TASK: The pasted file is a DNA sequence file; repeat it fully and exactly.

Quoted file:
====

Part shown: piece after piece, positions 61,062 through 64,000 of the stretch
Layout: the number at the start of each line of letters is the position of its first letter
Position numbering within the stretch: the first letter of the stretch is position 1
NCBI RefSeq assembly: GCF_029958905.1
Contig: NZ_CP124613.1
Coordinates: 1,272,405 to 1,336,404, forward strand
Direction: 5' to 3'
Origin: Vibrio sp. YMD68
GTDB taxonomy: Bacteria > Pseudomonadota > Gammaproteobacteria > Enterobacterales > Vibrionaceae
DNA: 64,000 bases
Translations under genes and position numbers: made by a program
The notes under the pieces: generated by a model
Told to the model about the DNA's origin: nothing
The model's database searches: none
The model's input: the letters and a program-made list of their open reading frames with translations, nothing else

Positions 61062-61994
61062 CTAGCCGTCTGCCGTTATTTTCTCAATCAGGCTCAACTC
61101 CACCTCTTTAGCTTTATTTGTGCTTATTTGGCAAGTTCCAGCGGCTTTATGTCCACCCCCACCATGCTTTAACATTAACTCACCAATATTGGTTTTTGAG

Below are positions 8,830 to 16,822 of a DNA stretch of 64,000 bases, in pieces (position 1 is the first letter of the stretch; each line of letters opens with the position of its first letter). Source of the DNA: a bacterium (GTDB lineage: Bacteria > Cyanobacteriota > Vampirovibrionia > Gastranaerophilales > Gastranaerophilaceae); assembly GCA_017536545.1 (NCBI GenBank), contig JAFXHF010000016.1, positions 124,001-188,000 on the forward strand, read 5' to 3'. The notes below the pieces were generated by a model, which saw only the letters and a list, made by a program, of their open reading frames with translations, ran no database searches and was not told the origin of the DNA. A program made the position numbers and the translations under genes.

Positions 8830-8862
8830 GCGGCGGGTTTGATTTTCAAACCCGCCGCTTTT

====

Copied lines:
Part shown: piece after piece, positions 61,062 through 64,000 of the stretch
Layout: the number at the start of each line of letters is the position of its first letter
Position numbering within the stretch: the first letter of the stretch is position 1
NCBI RefSeq assembly: GCF_029958905.1
Contig: NZ_CP124613.1
Coordinates: 1,272,405 to 1,336,404, forward strand
Direction: 5' to 3'
Origin: Vibrio sp. YMD68
GTDB taxonomy: Bacteria > Pseudomonadota > Gammaproteobacteria > Enterobacterales > Vibrionaceae
DNA: 64,000 bases
Translations under genes and position numbers: made by a program
The notes under the pieces: generated by a model
Told to the model about the DNA's origin: nothing
The model's database searches: none
The model's input: the letters and a program-made list of their open reading frames with translations, nothing else

Positions 61062-61994
61062 CTAGCCGTCTGCCGTTATTTTCTCAATCAGGCTCAACTC
61101 CACCTCTTTAGCTTTATTTGTGCTTATTTGGCAAGTTCCAGCGGCTTTATGTCCACCCCCACCATGCTTTAACATTAACTCACCAATATTGGTTTTTGAG

Below are positions 8,830 to 16,822 of a DNA stretch of 64,000 bases, in pieces (position 1 is the first letter of the stretch; each line of letters opens with the position of its first letter). Source of the DNA: a bacterium (GTDB lineage: Bacteria > Cyanobacteriota > Vampirovibrionia > Gastranaerophilales > Gastranaerophilaceae); assembly GCA_017536545.1 (NCBI GenBank), contig JAFXHF010000016.1, positions 124,001-188,000 on the forward strand, read 5' to 3'. The notes below the pieces were generated by a model, which saw only the letters and a list, made by a program, of their open reading frames with translations, ran no database searches and was not told the origin of the DNA. A program made the position numbers and the translations under genes.

Positions 8830-8862
8830 GCGGCGGGTTTGATTTTCAAACCCGCCGCTTTT